Thanksgiving holiday traffic in Alabama is some of the most dangerous in the nation

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HUNTSVILLE, Ala. - Millions of drivers plan to hit the roads this holiday season, and it can be one of the most dangerous times of the year.

Don't be distracted while driving on the roads

According to a recent survey - Alabama ranks as the 6th most dangerous state for holiday driving. That survey looked at the number of people killed in crashes during the month of November.

Madison City Police say they notice an increase in crashes especially before and after Thanksgiving. Maj. John Stringer says a big reason is distracted driving.

"Some of the things we'd like people to understand is eliminate the distractions in the vehicles," Stringer said. "Cell phones, music, even some conversations on long distance road trips can be a distraction and can reduce your reactionary time."

That reaction time is what can mean the difference between being involved in a crash and avoiding one.

Buzzed driving is a real concern

Another reason to keep distractions down while you drive - buzzed drivers on the road after a holiday party.

The Department of Transportation wants drinkers to be smart regarding a Thanksgiving cultural phenomenon. You may not have heard of the term 'Blackout Wednesday.' Simply, it's a term used the day before Thanksgiving where people drink and party a lot. It's part of what can make this long holiday weekend dangerous.

Police say it's not just drunk drivers they're looking for. The U.S. Department of Transportation wants everyone to know this holiday season - buzzed driving is drunk driving.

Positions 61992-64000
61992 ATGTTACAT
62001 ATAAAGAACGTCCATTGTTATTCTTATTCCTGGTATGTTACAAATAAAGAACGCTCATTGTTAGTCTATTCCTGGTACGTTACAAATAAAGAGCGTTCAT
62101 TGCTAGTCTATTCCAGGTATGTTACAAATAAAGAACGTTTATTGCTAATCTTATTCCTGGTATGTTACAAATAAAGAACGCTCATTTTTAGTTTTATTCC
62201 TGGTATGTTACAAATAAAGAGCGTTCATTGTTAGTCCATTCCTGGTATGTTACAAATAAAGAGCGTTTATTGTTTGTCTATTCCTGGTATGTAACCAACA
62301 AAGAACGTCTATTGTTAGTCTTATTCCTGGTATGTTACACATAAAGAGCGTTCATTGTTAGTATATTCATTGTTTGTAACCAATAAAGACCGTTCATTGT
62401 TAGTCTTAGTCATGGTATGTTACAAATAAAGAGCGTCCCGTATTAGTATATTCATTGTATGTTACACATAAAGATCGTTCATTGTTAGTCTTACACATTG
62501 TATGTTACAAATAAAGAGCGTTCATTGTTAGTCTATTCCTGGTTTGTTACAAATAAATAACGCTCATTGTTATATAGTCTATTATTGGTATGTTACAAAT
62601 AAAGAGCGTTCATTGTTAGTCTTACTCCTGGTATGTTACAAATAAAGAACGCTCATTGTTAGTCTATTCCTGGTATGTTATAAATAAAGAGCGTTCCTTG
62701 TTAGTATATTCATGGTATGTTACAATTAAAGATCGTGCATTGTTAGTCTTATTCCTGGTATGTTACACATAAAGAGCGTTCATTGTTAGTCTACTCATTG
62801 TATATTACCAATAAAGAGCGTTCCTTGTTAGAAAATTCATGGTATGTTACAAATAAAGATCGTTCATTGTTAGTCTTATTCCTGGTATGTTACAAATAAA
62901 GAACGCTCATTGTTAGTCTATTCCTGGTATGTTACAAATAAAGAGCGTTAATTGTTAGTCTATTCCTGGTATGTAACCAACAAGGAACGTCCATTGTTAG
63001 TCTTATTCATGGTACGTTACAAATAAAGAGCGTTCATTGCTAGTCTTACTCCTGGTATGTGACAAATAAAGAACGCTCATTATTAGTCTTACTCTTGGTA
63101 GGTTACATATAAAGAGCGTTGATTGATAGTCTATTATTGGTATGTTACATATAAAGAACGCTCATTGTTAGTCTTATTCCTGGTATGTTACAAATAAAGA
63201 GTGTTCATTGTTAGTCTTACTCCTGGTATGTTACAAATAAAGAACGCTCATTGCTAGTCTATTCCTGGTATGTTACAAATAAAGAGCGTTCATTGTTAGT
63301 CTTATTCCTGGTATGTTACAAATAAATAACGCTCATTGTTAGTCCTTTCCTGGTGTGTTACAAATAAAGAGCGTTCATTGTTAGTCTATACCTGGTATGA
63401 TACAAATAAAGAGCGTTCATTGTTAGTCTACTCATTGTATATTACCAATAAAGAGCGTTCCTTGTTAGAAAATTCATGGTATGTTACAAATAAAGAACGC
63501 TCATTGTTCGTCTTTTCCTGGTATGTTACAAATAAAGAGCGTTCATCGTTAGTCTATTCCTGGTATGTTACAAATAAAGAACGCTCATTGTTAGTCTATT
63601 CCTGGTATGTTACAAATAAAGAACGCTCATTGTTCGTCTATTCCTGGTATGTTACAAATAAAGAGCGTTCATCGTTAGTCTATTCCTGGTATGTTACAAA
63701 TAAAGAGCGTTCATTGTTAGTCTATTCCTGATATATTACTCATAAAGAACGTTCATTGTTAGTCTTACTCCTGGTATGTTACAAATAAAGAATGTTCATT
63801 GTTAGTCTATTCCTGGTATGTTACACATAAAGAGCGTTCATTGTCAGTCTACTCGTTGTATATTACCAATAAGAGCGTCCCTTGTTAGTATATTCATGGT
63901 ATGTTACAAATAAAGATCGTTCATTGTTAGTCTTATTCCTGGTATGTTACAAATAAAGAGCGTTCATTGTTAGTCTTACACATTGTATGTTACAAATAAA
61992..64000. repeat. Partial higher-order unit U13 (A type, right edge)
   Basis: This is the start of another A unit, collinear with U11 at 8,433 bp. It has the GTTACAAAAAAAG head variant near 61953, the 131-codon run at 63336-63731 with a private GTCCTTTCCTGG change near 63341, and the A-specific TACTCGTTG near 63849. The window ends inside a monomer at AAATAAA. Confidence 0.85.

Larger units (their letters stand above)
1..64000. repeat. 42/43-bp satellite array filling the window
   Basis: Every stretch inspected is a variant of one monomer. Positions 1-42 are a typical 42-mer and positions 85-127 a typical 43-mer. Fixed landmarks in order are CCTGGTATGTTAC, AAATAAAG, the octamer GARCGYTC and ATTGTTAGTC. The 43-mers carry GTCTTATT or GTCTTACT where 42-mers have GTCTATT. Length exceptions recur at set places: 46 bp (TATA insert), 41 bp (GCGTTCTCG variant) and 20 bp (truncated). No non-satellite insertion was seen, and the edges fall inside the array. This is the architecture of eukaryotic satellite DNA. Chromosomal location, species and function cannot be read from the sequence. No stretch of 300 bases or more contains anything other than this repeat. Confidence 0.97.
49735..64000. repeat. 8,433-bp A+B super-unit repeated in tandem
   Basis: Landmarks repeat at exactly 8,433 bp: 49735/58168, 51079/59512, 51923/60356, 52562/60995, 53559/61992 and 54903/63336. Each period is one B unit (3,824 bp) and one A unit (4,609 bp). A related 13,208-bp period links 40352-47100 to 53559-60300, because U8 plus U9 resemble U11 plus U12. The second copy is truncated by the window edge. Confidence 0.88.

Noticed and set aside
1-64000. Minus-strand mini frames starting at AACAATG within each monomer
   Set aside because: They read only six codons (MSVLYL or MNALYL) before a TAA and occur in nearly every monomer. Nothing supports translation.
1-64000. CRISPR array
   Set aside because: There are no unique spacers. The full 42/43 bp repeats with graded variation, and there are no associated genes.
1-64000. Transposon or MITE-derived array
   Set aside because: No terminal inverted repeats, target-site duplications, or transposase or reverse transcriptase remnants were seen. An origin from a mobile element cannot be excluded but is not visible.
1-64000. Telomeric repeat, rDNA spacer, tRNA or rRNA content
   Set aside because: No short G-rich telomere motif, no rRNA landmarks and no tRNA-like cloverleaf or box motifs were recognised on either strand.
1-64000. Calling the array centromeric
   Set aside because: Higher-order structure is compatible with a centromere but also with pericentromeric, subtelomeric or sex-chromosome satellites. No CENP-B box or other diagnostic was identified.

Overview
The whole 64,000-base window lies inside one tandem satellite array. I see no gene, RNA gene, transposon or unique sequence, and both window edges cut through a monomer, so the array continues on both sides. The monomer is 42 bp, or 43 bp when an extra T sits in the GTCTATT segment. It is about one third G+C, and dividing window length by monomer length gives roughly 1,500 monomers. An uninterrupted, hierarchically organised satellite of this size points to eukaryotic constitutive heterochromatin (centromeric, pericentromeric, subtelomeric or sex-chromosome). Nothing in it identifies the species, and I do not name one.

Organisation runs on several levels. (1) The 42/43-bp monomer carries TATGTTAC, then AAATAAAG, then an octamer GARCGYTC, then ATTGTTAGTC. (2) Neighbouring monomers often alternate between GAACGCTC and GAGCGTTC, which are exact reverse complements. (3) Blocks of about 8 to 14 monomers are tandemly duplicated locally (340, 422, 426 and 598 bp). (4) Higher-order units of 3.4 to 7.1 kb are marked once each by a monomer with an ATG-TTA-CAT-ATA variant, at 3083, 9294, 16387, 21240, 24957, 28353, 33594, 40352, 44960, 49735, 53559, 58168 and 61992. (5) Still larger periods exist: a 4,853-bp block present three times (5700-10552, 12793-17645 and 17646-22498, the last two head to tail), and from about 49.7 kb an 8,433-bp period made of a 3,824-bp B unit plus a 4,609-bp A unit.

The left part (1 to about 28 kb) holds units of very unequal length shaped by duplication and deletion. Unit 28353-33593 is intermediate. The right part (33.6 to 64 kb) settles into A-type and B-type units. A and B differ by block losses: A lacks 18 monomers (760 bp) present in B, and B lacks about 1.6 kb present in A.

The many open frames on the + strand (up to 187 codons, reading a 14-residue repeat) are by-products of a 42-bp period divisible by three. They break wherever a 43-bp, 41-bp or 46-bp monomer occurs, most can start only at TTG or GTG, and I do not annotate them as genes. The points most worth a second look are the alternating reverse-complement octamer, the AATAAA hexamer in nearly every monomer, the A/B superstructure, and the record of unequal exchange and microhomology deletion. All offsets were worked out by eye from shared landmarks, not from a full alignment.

The police crack down on drunk driving

Starting at midnight Tuesday night, the Alabama Law Enforcement Agency will crack down on impaired drivers. That's not only people who are legally drunk.

It includes "buzzed" drivers - whose blood alcohol level is legally under the limit because alcohol could still affect coordination, vision and reaction time.

Troopers will conduct DUI checkpoints in order to limit alcohol involved crashes - between 12:01 a.m. Wednesday, Nov. 27 and midnight Sunday, Dec. 1.

In 2018, there were 482 traffic crashes during Thanksgiving weekend in Alabama alone.

"Understand that driving is a team sport and that we're all trying to get somewhere and we need to make sure we're all looking out for each other when we're on the roads," said Stringer. He said it's better to sacrifice a drink or your keys so everyone else in the car can be safe.

If you're in a crash - the consequences are the same if you're buzzed or drunk - you or someone else could get hurt. Officers say your best bet is a designated driver.

ALEA wants you to keep 6 things in mind 

  1. Obey the law: Do not speed, follow too closely or make illegal lane changes. These are among top deadly driving behaviors.
  2. Buckle up: No matter how short the trip, make sure everyone in the vehicle is properly restrained. (As of Sept. 1, 2019, state law requires occupants of all ages to use a seat belt or child-restraint system.)
  3. Put away the phone and other distractions: Make safety a priority. When behind the wheel, do not text or do anything but focus on the task of driving.
  4. Prepare for congestion: It is not uncommon for traffic to be heavier than usual during the Thanksgiving holiday travel period. Allow additional time for congestion along your route to and from your holiday destination.
  5. Use caution in construction zones: ALDOT will have no temporary lane closures for road work on interstates from noon Wednesday, Nov. 27, to midnight Sunday, Dec. 1. Still, be extra cautious when traveling through these areas, and obey posted speed limits.
  6. Enjoy the holiday: Do, however, think before you drink, and drive safely to #ArriveAliveAlabama.

 

 

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